Government unveils ambitious green tax reform

Proposal includes high CO2 tariffs that will ensure reductions of 3.7 million tonnes of emissions by 2030

Denmark had already set ambitious CO2-neutral goals, but Putin’s war in Ukraine has resulted in a strong desire to hasten the slashing of its dependency on fossil fuels. 

To this end, the government has proposed a new green tax reform that seeks to do just that. 

“We need to speed up the green transition in Denmark. So the government has proposed a high and more uniform CO2 tariff with a bottom price that ensures we reach the climate goal in 2030,” said the tax minister, Jeppe Bruus.

“It will ensure that the companies that encumber the climate pay for their emissions. The proposal is the biggest contribution to reach the climate goal compared to all the climate agreements that have been reached in recent years.”

More specifically, the proposal will lead to CO2 emission reductions of 3.7 million tonnes by 2030 – buoyed by CO2 tariffs of upwards of 1,125 kroner (including quota price) to emit one tonne of CO2.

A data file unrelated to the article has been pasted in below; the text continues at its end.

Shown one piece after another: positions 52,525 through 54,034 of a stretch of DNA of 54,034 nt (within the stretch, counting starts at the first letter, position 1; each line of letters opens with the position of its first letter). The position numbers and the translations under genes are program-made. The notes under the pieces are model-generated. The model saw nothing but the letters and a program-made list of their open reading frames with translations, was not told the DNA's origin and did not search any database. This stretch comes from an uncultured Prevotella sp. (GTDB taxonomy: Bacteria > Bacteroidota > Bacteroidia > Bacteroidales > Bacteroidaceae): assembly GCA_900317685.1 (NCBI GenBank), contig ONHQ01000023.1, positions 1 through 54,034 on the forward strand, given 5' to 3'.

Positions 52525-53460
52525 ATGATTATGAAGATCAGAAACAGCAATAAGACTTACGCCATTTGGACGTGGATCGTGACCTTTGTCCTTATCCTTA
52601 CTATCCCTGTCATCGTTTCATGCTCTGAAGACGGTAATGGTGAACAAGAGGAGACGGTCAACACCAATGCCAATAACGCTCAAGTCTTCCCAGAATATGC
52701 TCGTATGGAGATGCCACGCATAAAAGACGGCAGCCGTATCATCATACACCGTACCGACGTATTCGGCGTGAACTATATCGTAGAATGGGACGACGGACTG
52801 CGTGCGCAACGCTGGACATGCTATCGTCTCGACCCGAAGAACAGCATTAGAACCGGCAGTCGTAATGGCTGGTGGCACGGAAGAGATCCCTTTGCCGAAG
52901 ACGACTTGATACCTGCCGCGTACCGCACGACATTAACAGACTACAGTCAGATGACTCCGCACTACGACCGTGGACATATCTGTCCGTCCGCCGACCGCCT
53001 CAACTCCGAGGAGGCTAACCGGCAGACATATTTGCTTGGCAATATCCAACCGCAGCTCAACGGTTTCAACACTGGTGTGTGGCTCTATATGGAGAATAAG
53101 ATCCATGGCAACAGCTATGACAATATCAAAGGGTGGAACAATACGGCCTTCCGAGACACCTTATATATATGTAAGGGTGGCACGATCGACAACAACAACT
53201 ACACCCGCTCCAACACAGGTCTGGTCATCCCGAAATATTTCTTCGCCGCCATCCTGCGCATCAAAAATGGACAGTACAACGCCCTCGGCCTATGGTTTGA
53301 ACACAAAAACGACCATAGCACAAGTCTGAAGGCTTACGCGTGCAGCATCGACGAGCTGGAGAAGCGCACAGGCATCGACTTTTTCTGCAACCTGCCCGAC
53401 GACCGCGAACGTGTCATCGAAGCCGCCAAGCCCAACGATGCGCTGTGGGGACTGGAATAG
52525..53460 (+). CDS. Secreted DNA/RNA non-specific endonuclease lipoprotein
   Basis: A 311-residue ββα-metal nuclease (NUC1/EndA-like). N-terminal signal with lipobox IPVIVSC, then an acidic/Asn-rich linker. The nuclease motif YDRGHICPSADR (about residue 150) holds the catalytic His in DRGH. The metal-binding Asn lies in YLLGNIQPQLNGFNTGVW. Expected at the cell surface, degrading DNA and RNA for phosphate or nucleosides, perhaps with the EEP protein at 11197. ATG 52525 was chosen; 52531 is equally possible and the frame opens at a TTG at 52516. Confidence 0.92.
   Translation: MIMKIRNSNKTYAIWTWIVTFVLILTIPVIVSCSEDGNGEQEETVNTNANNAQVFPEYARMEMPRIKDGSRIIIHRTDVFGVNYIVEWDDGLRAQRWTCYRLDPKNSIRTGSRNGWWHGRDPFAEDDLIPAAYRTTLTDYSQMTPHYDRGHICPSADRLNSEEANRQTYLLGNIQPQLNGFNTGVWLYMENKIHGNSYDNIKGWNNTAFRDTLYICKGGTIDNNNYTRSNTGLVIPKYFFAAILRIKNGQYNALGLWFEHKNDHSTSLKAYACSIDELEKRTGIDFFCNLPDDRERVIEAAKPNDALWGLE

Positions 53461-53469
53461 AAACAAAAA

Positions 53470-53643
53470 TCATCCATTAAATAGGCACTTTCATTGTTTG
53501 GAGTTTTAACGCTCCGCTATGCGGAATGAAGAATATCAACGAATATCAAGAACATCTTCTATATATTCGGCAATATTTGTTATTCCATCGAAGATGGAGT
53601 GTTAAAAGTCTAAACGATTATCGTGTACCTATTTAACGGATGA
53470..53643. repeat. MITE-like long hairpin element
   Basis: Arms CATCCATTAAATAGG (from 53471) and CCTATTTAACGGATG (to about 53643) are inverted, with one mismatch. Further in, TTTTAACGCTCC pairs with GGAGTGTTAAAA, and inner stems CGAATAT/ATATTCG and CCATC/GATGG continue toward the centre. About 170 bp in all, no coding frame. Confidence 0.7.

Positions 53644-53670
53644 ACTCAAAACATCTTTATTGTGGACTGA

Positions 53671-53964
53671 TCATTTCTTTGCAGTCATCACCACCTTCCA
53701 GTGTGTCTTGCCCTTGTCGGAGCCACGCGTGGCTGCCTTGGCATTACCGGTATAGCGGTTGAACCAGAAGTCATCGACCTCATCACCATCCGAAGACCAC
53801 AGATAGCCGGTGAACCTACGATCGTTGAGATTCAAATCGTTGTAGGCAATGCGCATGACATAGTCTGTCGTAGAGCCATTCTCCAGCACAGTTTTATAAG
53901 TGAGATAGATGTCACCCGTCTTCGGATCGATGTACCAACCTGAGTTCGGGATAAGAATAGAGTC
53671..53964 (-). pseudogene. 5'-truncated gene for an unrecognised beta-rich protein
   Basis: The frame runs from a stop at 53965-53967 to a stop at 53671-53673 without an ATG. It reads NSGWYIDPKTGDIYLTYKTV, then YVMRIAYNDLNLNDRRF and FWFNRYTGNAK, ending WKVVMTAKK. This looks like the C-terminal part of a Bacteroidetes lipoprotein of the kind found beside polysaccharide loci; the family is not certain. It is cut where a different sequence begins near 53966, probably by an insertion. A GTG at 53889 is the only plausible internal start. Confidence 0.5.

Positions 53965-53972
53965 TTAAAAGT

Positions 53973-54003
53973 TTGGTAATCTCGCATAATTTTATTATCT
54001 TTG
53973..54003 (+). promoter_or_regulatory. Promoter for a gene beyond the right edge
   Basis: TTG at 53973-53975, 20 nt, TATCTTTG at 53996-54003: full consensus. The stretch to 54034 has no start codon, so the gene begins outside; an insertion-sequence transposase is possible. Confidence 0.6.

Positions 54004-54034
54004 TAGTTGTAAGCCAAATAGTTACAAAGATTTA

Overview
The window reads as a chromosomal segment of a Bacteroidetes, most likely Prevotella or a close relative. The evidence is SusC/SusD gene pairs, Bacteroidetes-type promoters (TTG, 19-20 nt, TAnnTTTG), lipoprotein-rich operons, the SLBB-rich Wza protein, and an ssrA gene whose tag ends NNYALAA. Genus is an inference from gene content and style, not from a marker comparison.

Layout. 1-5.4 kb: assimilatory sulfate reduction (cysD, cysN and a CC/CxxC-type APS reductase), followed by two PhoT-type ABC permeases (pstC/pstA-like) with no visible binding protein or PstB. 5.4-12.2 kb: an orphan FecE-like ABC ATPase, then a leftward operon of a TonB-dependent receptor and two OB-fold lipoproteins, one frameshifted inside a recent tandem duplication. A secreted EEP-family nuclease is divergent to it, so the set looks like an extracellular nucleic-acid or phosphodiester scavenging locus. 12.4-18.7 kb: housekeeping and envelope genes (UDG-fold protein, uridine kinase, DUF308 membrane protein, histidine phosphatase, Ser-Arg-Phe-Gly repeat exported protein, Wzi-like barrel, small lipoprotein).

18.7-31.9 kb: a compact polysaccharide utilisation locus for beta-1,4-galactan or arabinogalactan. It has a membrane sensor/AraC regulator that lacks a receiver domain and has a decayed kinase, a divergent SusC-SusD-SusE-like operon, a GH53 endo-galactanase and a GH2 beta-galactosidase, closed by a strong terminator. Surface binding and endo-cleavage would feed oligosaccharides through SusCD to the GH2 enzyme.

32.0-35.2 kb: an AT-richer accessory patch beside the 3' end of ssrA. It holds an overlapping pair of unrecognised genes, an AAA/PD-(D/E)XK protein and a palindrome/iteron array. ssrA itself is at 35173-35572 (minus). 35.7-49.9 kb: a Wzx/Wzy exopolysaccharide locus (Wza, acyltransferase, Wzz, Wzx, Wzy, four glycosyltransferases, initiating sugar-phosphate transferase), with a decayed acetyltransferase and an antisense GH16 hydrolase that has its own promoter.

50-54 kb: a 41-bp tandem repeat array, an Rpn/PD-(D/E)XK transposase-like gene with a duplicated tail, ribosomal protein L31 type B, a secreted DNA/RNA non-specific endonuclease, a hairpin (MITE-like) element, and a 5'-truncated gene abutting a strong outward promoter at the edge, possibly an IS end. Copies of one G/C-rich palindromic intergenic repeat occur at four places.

READ ALSO: Parliament passes climate law to cut emissions by 70 percent by 2030

FO to fossil fuels
Furthermore, 7 billion kroner has been set aside looking ahead to 2030 for a green transition fund that will assist companies that have the greatest challenge in terms of embracing the green transition.

The proposal also includes reducing Danish companies’ consumption of piped gas by almost 30 percent by 2030. 

The proposal, negotiations for which will begin this week, is based on recommendations made by a group of experts. 

Based on the recommendations, the government has proposed the tariff to be at 750 kroner per tonne of CO2 for companies not encompassed by the EU’s tariff quota system and 375 kroner per tonne of CO2 for companies that are. 

Read an overview of the new proposal here (in Danish).

The government has previously set a goal to reduce CO2 emissions by 70 percent by 2030. 





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